Starting with the concept to commissioning of projects, we may need different types of cost estimates. Obviously, their level or degree of accuracy is dependent upon the type and detail of information and data available at that stage of the project.
Types of Cost Estimates
Order-of-Magnitude Cost Estimates
This type of cost estimate is made without any detailed engineering data. This cost estimate may be accurate ± 25% within the scope of the project. It may be based on past experience in India or abroad with foreign principals or it he based on capacity estimates. Companies operating in international project business use quite a great of information from their home projects and use broad ‘scaling factors’ to obtain the cost in the currency of the customer country.
Another broad parameter used is in terms of rupee crores per megawatt of electricity generation for power plants, per kilometer railway track in plains or per kilometer of railway electrification for single, double, triple or quadruple tracts or per kilometer of road (to a known specification) to be constructed. These order-of-magnitude cost estimates are useful for preliminary discussions and project formulation.
Approximate Cost Estimate (PFR Estimates)
Also called top-down estimate, it is done without detailed engineering data and may be accurate +15%. This type of estimate is undertaken at the time of Preliminary Feasibility Report (PFR) stage. Here we use various techniques of costing like pro-rata estimate from experience of doing similar projects in the past and updating for inflation.
It may also be described as estimating by analogy or rule of thumb estimates. We extensively use indexing costs of similar activities. These are adjusted for capacity and technology. Since detailed engineering data is not available, estimator is likely to conclude that since this component is 20% more difficult than a similar one completed in another project, it is likely to cost 20% more overall or in terms of materials or labour or overhead, as appropriate.
Economic Feasibility Cost Estimate (TEFR Estimates)
As we progress further in the project formulation, we are to prepare an Economic Feasibility Cost Estimate of the project. This is used for working out the product cost and pricing and consequently the profitability analysis of the project depends on this cost estimate. This is based on a reasonable degree of detailed engineering data and should be accurate + 10% for Techno Economic Feasibility Report (TEFR) stage.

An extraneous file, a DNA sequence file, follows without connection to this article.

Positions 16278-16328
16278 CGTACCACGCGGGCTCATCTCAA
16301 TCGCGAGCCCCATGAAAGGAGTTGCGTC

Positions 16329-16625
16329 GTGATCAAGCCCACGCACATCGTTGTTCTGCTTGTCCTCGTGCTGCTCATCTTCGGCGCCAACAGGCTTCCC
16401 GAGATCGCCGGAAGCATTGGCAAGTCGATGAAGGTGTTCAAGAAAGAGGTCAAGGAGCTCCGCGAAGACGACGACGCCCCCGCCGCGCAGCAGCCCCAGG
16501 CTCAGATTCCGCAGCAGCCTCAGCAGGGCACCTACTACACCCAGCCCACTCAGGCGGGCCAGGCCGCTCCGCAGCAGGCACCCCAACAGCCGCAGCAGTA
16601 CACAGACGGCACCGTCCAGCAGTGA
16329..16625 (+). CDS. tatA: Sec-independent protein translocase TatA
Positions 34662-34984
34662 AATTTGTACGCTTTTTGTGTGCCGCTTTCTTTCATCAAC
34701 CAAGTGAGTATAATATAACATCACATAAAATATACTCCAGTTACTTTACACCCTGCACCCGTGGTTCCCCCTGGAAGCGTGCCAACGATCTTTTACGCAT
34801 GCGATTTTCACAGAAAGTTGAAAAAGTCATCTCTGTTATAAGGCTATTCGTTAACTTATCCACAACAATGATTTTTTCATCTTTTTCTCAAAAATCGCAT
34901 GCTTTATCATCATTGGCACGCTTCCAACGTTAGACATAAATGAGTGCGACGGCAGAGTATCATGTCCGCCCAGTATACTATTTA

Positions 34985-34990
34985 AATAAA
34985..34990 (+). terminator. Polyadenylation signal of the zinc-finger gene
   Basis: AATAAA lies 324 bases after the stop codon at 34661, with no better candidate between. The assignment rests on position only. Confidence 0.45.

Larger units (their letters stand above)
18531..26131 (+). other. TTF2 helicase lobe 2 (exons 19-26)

This exercise is blown up into many details. Function-wise and for specialist equipment; budget quotations from vendors are also obtained. A great deal of cost data compiled from past projects, is used extensively so as to obtain accurate cost estimates of all main plant items (within the battery limits) and for all service or utility plants and systems outside the battery limits. For each type of equipment used or system installed, it is possible to compile overall cost data and the same can be used at this stage for arriving at Economic Feasibility Cost Estimate.
This cost estimate formed the basis of companies applying to Government of India for obtaining industrial licence and for capital goods licence for imported plant and machinery. With deregulation, it is required only for industries on the restricted list.
Detailed Project Cost Estimate (DPR Estimates)
As we progress further with the project formulation, a number of aspects get defined. Some preliminary drawings like layouts, process flow diagrams, piping and instruments (also called engineering line) diagrams are prepared and company firms up its action plan by preparing a detailed project cost estimate – corresponding to Detailed Project Report (DPR) stage and is expected to be accurate to + 5%. At this state, costing exercise is very detailed and costs of all major plant items are supported by proper price quotations from the intended suppliers. Even at this stage. Cost of construction and erection labour and cost of overheads are estimated factorial.
Control Cost Estimates
After making some progress on the basic design viz. drawing up of the detailed schemes, flow diagrams and layouts, a very detailed exercise on cost estimates is undertaken.
When basic documents as above are sufficiently frozen, we have, more or less, defined the scope of the project in hand. Consequently, the aim is to arrive at an accuracy of + 2.5% although it may be more precise to say that is lower than + 5% as achieving an accuracy lower than +5% is very much dependent upon economic stability, inflationary trends on prices, the balance of payment, fluctuations in the currency exchange rate, etc.
As the name signifies, these estimates are used for controlling the costs while plant and equipment are being designed, indented and ordered and serve as a very useful frame for controlling expenses as they are incurred.
Until the Control Cost Estimates (CCE) are finalized, the previous DPR estimates are used for indenting and ordering any critical long-delivery items of equipment and the same figures are adopted/incorporated into the CCE.
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